LGBTQ+ organisation, IGLA, has released its 2020 State Sponsored Homophobia report, which provides data on laws that affect LGB people in both United Nations countries and independent regions. It found 69 UN member states continue to criminalise consensual same-sex activity, compared are 124 (64%) where same-sex relations are legal. Costa Rica was the latest country to legalise marriage equality, making it the 28th UN state to do, with a further 34 providing partnership recognition for same-sex couples.
81 UN states have laws protecting from discrimination in the workplace on the basis of sexual orientation, compared to only 15 twenty years ago. Other positive developments include Sudan repealing the death penalty on consensual same-sex sexual acts, and Germany becoming one of the 4 UN member states which banned LGBTQ+ conversion therapy at the national level. Despite considerable progress in some countries, others have seen increased hostility towards the queer community, including the proliferation of ‘LGBTQ+ free zones’ in Poland and Indonesian authorities seeking to increase the practise of conversion therapy.
Julia Ehrt, director of programmes at ILGA World, said the Covid-19 pandemic adversely impacted the LGB community: “For our communities, safe spaces dramatically shrunk overnight. Some governments took advantage of these circumstances and stepped up their efforts to oppress, persecute, scapegoat, and to violently discriminate against us. In many places where laws were already a cause of inequality, things have only got worse. Amidst such concerning situations, explicit legal protections against violence and discrimination have become – more than ever—paramount to safeguard our human rights and dignity, to prevent harm, and to heal from the violations we suffer.”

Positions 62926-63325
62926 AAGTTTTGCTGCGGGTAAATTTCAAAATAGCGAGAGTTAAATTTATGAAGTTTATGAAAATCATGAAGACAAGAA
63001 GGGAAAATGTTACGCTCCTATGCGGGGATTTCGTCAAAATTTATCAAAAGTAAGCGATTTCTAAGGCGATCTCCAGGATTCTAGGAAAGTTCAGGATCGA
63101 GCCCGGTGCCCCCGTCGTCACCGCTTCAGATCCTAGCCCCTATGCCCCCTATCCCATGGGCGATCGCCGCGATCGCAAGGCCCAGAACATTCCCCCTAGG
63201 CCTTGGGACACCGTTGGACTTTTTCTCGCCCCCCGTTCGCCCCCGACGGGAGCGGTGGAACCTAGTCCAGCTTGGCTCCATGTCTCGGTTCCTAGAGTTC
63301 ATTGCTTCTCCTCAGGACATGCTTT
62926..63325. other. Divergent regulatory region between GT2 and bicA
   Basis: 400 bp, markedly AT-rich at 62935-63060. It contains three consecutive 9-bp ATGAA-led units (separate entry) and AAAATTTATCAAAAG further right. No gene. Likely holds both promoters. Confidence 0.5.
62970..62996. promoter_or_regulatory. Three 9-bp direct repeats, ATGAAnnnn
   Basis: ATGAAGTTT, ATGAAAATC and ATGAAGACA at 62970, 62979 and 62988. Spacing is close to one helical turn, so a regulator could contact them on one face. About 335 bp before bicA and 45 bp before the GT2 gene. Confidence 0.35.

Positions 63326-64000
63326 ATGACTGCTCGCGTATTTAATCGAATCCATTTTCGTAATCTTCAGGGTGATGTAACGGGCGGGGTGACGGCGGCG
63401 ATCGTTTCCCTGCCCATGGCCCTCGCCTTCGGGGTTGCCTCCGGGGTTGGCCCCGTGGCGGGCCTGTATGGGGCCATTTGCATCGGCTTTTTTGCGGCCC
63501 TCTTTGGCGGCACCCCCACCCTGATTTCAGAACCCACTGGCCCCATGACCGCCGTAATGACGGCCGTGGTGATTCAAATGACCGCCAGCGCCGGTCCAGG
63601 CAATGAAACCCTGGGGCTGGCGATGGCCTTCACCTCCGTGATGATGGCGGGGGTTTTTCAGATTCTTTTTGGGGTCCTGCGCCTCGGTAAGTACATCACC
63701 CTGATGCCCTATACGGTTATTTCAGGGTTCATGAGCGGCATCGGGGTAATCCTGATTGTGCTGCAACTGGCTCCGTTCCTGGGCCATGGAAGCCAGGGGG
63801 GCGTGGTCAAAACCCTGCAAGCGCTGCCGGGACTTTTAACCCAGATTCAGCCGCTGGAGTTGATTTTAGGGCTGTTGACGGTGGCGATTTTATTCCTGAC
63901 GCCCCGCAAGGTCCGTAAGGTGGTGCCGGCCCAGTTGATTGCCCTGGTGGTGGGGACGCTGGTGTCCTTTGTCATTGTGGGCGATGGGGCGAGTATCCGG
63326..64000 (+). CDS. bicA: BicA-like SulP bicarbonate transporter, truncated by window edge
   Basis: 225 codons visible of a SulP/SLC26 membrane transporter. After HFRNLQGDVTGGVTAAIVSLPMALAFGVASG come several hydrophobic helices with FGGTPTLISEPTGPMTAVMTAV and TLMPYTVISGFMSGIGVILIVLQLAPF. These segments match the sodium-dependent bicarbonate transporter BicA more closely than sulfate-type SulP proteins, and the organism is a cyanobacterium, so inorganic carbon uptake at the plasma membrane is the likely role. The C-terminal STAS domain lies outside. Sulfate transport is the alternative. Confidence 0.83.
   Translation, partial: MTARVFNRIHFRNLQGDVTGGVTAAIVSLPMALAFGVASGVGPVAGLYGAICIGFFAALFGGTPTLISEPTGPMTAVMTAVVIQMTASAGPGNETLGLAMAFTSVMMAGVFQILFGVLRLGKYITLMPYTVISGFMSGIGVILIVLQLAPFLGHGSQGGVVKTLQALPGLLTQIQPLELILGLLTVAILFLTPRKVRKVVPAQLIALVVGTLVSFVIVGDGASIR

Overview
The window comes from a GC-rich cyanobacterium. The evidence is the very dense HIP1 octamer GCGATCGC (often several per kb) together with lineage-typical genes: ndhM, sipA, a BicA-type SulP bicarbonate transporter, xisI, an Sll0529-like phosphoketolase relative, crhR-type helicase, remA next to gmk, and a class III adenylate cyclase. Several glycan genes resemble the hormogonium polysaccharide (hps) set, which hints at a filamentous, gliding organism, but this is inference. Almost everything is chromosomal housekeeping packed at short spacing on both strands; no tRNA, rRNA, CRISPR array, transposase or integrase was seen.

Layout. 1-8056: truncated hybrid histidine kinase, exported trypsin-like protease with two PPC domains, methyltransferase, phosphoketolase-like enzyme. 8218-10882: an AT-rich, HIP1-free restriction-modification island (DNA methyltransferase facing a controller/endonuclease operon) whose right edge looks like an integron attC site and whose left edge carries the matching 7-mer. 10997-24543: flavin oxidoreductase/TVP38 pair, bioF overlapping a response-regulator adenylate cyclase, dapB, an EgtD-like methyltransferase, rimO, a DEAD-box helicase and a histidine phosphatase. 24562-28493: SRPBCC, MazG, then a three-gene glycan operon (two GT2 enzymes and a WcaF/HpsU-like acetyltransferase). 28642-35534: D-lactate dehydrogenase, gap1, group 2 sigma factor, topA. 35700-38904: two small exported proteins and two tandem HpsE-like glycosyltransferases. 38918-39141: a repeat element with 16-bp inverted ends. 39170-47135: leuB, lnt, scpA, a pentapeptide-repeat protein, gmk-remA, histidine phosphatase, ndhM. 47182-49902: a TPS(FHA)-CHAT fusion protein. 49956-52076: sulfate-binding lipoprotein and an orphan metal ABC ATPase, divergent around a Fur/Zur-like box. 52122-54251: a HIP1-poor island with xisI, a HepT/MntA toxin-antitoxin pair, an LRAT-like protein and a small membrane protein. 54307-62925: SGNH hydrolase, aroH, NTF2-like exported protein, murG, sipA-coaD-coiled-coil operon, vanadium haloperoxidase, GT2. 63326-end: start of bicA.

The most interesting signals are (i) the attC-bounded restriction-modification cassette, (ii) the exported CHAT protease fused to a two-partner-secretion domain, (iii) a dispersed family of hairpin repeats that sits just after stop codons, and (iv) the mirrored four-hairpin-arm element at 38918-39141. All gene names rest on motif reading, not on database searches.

However, they continued: “This publication is a vital source of information for human rights defenders, states, researchers, media and the general public on how laws affect people on the grounds of their sexual orientation…Each section of this report also contains hope for a better tomorrow – a future in which our communities will no longer have to fight to reclaim rights that should have never been taken away from us in the first place.”